WASHINGTON, Sept. 25 /PRNewswire-USNewswire/ -- American Society of Transplantation (AST) Past President Jeffrey S. Crippin, MD, testified before the U.S. House of Representatives' Information, Policy, Census and National Archives Subcommittee of the Oversight and Government Reform Committee today, urging the subcommittee to use public policy and technology to strengthen the nation's organ donor programs.
According to Dr. Crippin, over 97,000 individuals are awaiting a life-saving donor organ. Between January and June of this year, about 14,000 transplants were performed in the U.S. with 11,083 deceased-donor organs and 3,200 living-donor organs. With such a shortage of available organs, "protecting a patient's life-saving donor organ is critical," Dr. Crippin said. Optimal care is essential to ensure the long-term survival of an organ recipient.
For many patients, one of the greatest barriers at each stage of the organ transplantation process is the lack of insurance coverage, which can extend from the time the patient is placed on the waiting list until after the transplant. For many years, the federal government paid for the organ transplant but only for 36 months of immunosuppressive drug treatment. This policy resulted in patients losing the transplanted organ, returning to dialysis, or losing their lives.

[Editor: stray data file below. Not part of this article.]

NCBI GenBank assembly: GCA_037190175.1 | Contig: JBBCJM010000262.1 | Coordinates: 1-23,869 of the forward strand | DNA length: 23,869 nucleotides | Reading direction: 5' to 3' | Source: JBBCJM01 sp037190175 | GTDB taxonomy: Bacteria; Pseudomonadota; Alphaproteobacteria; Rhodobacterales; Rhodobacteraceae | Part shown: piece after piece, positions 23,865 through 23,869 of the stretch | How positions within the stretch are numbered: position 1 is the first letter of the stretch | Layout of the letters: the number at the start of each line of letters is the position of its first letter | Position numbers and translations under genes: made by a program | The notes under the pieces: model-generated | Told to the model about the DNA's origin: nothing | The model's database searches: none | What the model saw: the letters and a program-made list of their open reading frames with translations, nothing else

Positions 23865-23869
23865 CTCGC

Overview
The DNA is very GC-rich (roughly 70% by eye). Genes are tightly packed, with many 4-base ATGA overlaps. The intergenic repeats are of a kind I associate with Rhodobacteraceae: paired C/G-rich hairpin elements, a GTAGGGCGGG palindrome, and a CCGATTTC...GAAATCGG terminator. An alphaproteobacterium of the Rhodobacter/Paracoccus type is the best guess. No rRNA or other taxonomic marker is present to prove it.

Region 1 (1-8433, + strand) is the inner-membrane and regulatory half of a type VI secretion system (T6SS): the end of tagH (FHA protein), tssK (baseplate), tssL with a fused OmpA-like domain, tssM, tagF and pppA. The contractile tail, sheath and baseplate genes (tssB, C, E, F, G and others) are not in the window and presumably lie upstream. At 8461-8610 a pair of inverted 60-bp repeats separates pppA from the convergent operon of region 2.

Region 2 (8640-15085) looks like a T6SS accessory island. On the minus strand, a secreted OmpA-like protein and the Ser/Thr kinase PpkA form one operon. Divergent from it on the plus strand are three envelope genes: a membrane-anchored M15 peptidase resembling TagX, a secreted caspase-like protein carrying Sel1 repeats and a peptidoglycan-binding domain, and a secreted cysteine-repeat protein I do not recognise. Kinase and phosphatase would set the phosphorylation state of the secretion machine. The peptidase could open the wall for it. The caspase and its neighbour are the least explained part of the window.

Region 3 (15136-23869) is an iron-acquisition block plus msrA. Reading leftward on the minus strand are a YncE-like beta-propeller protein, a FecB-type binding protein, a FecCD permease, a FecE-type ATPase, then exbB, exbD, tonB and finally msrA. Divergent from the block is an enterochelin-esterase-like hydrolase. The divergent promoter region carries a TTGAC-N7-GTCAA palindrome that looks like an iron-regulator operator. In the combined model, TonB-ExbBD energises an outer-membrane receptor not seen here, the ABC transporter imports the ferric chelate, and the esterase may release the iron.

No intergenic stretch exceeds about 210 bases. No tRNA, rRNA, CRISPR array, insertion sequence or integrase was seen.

Dr. Crippin asked the subcommittee to support the "Comprehensive Immunosuppressive Drug Coverage for Kidney Transplant Patients Act of 2007," bipartisan legislation (H.R. 3282) introduced by U.S. Rep. Dave Camp (R-MI) in August to cover gaps in Medicare coverage for immunosuppressive drugs.
According to Dr. Crippin, coverage for immunosuppressive drugs is just one of four initiatives that the AST supports to protect the scarce resource of a donor organ. The initiatives are:
-- Extension of coverage of immunosuppressive medications for the lifetime
of the transplanted organ.
-- Patient access to transplant ce
|SOURCE American Society of Transplantation|
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